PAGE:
With the storm "Jan" bringing hurricane strength winds to the High North, it did not feel safe to run in the forest so I took my bike down to USM instead. Trying to keep my planned marathon pace of 5:15 min/km, I was happy to see that my heart rate stayed just above 140 so hopefully I will not kill myself by running those 42 km in two weeks’ time.

In the evening, I made a mushroom risotto with cavolo nero accompanied by a glass of Malbec from Chile. As always, the Pacific exercises an irresistible draw on my imagination. Looking at my calendar, I realize that WPSA and San Diego are only three months away. As for WPSA, I was happy to discover that my friend Manuel will give a paper on "Domination in the Anthropocene", a topic which seems highly related to the book chapter that I am currently working on. For all the space-nerds out there, here is a short excerpt from said chapter (without the references):

Beyond such elementary misunderstandings, ecomodernists diverge from traditional environmentalists in how they understand the broader cosmic setting of the human enterprise. Early pioneers of what is today known as ecomodernism, such as the 2019 recipient of the “Breakthrough Paradigm Award” Stewart Brand, expressed a keen interest in space colonisation, a prospect that fundamentally alters the ethical context in which the ecological crisis is to be understood. Rather than accepting the subtractionist understanding of traditional environmental ethics in which the best would be for humanity not to exist, the possibility of humanity becoming a multi-planetary species and thereby securing not only its own long-term survival but that of life more generally, profoundly recasts the terms of the debate.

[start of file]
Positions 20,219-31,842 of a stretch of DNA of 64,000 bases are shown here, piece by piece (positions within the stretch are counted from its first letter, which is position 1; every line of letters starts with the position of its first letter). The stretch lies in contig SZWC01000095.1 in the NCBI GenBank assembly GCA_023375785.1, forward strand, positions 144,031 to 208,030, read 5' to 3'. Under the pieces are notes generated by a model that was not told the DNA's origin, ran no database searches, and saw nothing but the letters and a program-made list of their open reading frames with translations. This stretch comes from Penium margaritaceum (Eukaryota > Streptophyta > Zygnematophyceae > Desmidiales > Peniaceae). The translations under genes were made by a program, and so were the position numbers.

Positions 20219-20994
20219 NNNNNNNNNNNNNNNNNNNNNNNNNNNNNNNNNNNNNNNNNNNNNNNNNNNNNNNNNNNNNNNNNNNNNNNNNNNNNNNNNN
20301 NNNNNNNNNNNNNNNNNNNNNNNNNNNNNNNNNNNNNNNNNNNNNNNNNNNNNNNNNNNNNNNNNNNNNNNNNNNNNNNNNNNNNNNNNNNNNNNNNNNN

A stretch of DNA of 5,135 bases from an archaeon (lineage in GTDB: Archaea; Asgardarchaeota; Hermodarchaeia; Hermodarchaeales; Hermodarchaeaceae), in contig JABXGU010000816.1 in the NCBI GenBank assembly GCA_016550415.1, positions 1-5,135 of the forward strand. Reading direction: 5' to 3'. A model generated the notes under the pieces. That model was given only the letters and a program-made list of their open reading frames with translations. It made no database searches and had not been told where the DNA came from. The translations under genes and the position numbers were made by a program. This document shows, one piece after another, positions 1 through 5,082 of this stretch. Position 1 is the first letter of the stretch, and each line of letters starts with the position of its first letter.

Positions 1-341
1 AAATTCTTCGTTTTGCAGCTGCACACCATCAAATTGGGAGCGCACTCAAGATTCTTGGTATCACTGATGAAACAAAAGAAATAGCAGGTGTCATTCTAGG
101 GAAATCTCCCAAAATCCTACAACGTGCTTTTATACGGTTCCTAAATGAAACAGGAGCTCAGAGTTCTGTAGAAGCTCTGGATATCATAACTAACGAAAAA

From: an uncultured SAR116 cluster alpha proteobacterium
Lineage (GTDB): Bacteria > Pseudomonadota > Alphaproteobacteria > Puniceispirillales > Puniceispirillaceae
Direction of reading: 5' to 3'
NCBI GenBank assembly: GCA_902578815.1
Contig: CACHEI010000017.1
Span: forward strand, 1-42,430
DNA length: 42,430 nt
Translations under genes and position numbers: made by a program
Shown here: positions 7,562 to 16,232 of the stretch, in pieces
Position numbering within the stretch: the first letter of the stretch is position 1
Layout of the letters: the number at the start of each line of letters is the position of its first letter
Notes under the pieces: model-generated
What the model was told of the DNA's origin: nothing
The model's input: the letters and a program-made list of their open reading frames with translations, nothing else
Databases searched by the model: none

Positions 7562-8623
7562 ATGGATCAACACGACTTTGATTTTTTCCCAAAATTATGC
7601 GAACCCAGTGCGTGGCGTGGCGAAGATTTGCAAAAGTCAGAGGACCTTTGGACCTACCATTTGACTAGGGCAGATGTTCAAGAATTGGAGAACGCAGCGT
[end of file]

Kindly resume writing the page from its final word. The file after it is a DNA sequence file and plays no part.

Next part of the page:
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Tuesday, January 08, 2019

Grüner Silvaner

I think the first time that I, at least consciously, discovered the Silvaner grape was on a Lufthansa flight from Düsseldorf to New York back in 2009. I can still remember the crisp taste as I was having lunch looking down on the Scottish Highlands. Recreating a Lufthansa appetizer favourite with oven-roasted tomatoes, the Keller Grüner Silvaner turns out to be a good match with a taste of white flowers, peach and citrus that blasts out of the glass and puts me right back there high above the blue Atlantic.

Otherwise, I spent an icy afternoon running down to the Ume River and then back through the city, adding another 14 kilometres to my Marrakech race preparations. Already tomorrow, the temperature is expected to drop further to -15 degrees but hopefully I will be able to go for another long run over the weekend when milder winds are expected to return. But before that, formal work life is making a reappearance on Thursday in the form of a pedagogical workshop that I am very much looking forward to.

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Sunday, January 06, 2019

Endurance fuel

Beyond the chocolate, I ordered some other things from the newly-opened Moonvalley store back in December that I have been eager to try. With milder air returning this afternoon, I went for a long run to explore Tavelån and some of the small hamlets outside Umeå. 16 km into my run I had a bottle with the “endurance fuel” which really propelled me for the remaining 10 km. While perhaps not the most memorable of culinary treats, the mix of blueberries and raspberries was a true energy punch.